The Office of the National Coordinator for Health IT on Jan. 18 released the long-awaited Trusted Exchange Framework and Common Agreement.
The Office of the National Coordinator for Health IT (ONC) announced the completion of a framework to allow electronic health information to be more easily shared among providers and individuals themselves in a blog post on Tuesday.
The accomplishment is touted by officials as "the beginning of a new era of electronic health information exchange in the U.S."
The Trusted Exchange Framework and Common Agreement (TEFCA) has been in the works for years, first mandated by the 21st Century Cures Act, passed in 2016. The final document is scheduled to be published in the Federal Register on Jan. 19.
The document includes the framework, or principles guiding the sharing of health information, and a template for the common agreement, or contract, to operationalize the framework by baselining technical infrastructure and governance.
The hope is that establishing universal policy and tech standards can give the interoperability for healthcare information to be more easily shared with patients and healthcare providers.
For example, one principle the framework establishes is collaboration among stakeholders. The document specifically states that health information networks shouldn't "seek to gain competitive advantage… by limiting access to individuals' digital health information."
It continues to specifically call out fees and other costs - things that could potentially be roadblocks to sharing across networks - and says that they should be "reasonable" and not interfere with health information sharing.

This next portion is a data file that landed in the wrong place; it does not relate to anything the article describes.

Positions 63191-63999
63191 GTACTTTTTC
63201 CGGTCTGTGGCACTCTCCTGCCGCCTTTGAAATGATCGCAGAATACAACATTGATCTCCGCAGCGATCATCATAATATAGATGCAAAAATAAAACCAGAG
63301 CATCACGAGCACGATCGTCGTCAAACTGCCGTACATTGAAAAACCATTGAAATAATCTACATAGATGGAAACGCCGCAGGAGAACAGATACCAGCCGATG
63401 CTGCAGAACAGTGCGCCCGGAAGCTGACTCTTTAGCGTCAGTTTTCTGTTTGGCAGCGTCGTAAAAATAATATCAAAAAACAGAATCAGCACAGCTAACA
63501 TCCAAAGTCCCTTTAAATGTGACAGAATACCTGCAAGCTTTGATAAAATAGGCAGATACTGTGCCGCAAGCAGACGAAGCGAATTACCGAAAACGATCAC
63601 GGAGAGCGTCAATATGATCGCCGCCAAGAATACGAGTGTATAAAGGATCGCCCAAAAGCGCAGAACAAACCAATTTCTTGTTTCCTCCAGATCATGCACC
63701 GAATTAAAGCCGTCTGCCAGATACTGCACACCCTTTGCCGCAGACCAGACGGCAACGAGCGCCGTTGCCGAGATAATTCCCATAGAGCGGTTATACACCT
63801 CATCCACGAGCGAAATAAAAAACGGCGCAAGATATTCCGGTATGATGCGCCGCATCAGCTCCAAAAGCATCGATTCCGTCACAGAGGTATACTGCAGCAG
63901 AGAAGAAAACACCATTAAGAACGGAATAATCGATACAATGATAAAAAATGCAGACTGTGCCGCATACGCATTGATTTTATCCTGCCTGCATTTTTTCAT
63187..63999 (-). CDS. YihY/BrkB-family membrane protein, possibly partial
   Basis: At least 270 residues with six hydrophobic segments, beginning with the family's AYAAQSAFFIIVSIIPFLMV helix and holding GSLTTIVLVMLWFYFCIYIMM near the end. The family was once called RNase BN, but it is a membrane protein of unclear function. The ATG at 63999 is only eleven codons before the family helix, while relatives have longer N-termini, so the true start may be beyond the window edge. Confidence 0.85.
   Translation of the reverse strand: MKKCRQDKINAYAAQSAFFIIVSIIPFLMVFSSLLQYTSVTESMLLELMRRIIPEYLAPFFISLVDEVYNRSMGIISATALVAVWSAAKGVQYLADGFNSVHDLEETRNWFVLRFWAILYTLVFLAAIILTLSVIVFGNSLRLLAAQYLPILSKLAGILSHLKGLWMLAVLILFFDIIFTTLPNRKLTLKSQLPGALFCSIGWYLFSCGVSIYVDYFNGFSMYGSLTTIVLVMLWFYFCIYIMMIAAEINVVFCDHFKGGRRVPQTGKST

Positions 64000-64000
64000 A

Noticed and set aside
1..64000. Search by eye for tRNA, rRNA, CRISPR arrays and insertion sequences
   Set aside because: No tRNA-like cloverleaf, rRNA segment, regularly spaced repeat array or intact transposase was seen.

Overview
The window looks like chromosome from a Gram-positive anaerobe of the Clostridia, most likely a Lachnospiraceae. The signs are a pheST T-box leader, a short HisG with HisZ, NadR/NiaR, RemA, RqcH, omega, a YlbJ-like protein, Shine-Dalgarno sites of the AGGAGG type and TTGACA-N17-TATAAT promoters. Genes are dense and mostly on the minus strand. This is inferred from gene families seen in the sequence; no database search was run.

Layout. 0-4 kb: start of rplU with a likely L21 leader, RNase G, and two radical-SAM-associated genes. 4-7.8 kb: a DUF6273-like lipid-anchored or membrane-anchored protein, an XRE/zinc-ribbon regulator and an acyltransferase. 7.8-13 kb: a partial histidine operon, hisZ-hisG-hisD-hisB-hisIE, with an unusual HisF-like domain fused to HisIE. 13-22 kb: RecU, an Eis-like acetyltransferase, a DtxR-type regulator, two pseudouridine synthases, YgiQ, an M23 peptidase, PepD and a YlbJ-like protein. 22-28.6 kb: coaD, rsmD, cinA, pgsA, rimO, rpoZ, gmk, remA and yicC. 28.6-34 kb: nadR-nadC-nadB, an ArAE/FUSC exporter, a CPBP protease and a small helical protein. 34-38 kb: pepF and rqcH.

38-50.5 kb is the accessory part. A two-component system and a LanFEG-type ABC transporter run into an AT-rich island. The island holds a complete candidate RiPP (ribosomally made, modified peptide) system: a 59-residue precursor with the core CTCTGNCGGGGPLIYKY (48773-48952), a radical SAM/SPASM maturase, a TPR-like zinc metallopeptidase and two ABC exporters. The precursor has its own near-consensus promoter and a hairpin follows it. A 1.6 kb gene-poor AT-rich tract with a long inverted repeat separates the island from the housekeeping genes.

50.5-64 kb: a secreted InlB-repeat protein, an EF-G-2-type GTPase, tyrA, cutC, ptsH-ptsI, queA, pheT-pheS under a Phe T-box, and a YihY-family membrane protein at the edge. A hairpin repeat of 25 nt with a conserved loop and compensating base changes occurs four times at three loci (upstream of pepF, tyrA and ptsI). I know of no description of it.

Micky Tripathi, head of the ONC, a unit within the Department of Health and Human Services charged with overseeing national efforts on health IT and data exchange, and Mariann Yeager, CEO of the Sequoia Project, a nonprofit public-private partnership tapped to coordinate TEFCA implementation, released a blog post commemorating TEFCA's release.
"Within the health information technology (health IT) world, few things have been as elusive as a governance framework for nationwide health information exchange," they wrote. "When ONC was formed in 2004, the concept of a nationwide health information network—where your information could be located across the country in a click—was a big picture vision that drove the federal government's early health IT infrastructure, standards, policy actions, and investments.”
The Sequoia Project is charged with maintaining the common agreement and the technical framework for participating health information networks.
NEXT STORY: Ferriero to retire from National Archives